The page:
Human-Elephant Conflict (HEC) showed no signs of reducing in July. Helicopters responded to a total of five incidences of HEC, in most cases successfully pushing elephants several kilometres out of contact with humans and back into protected areas.
It is rare to discover orphaned elephants from the air, but on a transfer flight from our Field HQ to Ithumba last month, our helicopter pilot spotted a lone calf wandering aimlessly along the Tiva River. After searching the area extensively for a family group and confirming that the calf was alone, he reported the situation to KWS. He returned to base to collect a team of experienced Keepers, who were able to successfully rescue the elephant, which was visibly dehydrated and emaciated, and airlifted it back to Kaluku for specialised care.
Three veterinary cases were attended in July with help from the Aerial Unit. In all three cases, their remote location required the SWT/KWS veterinary officer to be transferred rapidly, together with his support crew, in the Trust's Cessna 206. Two of these cases were in Ithumba and one was in the Chyulus.
There was a significant increase in livestock incursions, particularly in Tsavo East, where two major influxes occurred to the north of the Galana River and also on the Tiva River near Bisadi Falls. Livestock was recorded on 20 flights, with the majority being in the two above named locations. Multiple follow up flights were conducted to root out illegal livestock while KWS and SWT teams conducted operations to make arrests and remove them from the park. Charcoal activity was minimal, with the exception of Galana and Kishushe ranches where large kilns and dozens of charcoal sacks were observed ready for collection.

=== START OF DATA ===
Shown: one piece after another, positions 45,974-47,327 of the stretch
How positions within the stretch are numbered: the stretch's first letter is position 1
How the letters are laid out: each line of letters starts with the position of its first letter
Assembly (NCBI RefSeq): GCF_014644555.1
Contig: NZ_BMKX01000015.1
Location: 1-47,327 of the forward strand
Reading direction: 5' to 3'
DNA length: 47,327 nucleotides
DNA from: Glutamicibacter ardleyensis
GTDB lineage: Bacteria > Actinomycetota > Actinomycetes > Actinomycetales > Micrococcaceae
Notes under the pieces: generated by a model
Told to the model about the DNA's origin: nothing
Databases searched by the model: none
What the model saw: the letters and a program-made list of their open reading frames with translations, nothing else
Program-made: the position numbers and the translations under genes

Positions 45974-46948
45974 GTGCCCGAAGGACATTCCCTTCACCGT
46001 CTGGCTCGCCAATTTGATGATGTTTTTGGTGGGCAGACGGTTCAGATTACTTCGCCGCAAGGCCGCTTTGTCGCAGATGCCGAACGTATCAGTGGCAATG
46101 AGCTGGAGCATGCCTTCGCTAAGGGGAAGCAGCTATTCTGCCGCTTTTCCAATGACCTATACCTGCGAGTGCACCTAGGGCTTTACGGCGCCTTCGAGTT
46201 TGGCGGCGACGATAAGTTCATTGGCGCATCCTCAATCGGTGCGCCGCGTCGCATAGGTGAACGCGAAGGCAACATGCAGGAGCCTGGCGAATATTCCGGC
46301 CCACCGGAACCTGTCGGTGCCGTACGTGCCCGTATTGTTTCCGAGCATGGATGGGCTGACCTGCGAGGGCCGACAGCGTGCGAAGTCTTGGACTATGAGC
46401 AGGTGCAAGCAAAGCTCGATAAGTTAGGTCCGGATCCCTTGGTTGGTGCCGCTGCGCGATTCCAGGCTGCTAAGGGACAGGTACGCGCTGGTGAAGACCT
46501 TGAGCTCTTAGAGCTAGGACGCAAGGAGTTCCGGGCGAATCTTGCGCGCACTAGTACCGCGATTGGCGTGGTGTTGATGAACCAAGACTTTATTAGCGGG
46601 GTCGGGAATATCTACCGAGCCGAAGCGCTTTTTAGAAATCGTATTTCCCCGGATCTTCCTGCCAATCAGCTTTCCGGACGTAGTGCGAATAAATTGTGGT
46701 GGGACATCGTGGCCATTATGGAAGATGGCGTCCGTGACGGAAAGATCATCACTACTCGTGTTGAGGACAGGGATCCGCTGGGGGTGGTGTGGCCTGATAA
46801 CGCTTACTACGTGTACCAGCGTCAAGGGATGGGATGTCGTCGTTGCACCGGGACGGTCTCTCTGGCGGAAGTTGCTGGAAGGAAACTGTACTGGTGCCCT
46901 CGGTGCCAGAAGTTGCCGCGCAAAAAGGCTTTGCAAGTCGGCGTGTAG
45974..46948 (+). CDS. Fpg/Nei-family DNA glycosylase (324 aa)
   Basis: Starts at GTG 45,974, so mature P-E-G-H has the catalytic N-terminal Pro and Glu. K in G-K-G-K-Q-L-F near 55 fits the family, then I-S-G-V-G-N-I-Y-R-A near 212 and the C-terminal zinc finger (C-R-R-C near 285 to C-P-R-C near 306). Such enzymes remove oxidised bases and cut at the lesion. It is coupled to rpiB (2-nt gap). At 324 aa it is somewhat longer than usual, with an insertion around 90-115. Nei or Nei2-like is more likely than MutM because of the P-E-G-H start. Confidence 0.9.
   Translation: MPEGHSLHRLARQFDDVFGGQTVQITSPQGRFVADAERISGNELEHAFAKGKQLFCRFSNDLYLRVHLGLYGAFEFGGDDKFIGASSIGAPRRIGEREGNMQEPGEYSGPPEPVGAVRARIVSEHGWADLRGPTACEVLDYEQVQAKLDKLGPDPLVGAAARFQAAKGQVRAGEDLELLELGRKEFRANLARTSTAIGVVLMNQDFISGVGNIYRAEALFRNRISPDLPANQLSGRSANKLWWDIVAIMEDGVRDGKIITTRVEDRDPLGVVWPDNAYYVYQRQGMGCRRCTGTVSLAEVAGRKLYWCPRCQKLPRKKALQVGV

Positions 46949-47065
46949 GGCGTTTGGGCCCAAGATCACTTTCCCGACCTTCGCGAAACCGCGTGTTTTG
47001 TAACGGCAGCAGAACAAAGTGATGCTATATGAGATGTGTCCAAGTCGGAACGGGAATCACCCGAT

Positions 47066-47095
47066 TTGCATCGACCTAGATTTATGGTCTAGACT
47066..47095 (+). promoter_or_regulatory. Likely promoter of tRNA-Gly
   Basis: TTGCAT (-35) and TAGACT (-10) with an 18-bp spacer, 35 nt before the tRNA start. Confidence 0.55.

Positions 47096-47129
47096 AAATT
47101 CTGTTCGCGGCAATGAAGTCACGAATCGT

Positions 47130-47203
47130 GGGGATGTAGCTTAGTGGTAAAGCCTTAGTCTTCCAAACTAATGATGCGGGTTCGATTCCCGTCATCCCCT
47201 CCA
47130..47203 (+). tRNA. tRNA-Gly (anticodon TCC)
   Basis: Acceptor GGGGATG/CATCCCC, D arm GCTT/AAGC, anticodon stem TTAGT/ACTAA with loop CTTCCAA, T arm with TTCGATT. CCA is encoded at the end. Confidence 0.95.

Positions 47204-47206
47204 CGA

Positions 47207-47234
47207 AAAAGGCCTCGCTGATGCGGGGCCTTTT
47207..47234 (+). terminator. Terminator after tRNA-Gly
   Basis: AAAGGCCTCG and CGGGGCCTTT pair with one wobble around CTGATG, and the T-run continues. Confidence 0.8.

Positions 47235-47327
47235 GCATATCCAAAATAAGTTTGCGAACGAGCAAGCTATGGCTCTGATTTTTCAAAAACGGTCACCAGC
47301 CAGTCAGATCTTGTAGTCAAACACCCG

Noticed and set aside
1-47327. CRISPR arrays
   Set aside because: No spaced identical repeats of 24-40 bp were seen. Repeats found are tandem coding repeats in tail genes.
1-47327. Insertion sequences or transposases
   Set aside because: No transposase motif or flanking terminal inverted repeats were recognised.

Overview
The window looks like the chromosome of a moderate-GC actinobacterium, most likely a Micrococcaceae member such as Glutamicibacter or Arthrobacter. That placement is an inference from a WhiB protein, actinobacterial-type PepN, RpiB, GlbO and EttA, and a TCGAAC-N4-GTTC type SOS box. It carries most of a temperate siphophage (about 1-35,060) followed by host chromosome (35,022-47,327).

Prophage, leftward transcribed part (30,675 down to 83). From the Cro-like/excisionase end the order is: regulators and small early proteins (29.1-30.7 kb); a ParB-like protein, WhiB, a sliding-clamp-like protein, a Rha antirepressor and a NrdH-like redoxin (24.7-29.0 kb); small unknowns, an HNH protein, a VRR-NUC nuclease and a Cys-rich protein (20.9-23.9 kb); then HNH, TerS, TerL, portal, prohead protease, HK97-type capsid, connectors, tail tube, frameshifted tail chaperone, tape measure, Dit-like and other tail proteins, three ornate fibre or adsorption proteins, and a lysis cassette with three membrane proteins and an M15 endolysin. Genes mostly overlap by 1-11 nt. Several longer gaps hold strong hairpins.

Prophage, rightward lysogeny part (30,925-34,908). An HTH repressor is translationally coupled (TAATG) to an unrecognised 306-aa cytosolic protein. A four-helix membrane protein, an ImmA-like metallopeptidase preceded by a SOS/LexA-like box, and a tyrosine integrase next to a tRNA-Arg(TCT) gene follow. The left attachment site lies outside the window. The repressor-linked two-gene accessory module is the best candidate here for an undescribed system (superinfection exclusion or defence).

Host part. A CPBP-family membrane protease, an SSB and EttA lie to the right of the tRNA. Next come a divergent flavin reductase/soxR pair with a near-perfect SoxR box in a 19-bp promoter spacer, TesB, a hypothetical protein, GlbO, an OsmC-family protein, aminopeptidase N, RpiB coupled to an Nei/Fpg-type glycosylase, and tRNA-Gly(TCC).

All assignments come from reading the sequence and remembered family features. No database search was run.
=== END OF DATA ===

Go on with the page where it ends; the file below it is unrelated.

With regard to poaching, there were several old poachers' harbours discovered and, on two separate helicopter patrols, fresh foot prints were discovered and followed by ground teams, one resulting in the discovery of a fresh poachers' harbour. Two carcasses were found in July, the first was a fresh carcass found during an aerial patrol in Shimba Hills - a poaching victim. The second was a recent carcass with tusks intact and an unknown cause of death.
While there were isolated fires in the month of June, there was an increase in quantity and severity of fires in July. A total of four fires were attended to by aircrafts this month, some of these being follow-up flights to check for flareups the day after teams fought fires at night.
July was the month for Wild Dog sightings with eight separate sightings of wild dog, including two on the same flight. The largest pack had 20 individuals. The increase in wild dog in Tsavo in the last several years has been astounding and indicates the dramatic return of prey species in Tsavo, especially in the Northern Area. Other highlights included sightings of 1000-strong herds of buffalo in two different locations in Tsavo West. A large flock of 32 ostriches also caught one of our pilots eye, as well as concentrations of over 1000 zebras among other plains game along the Tanzania border.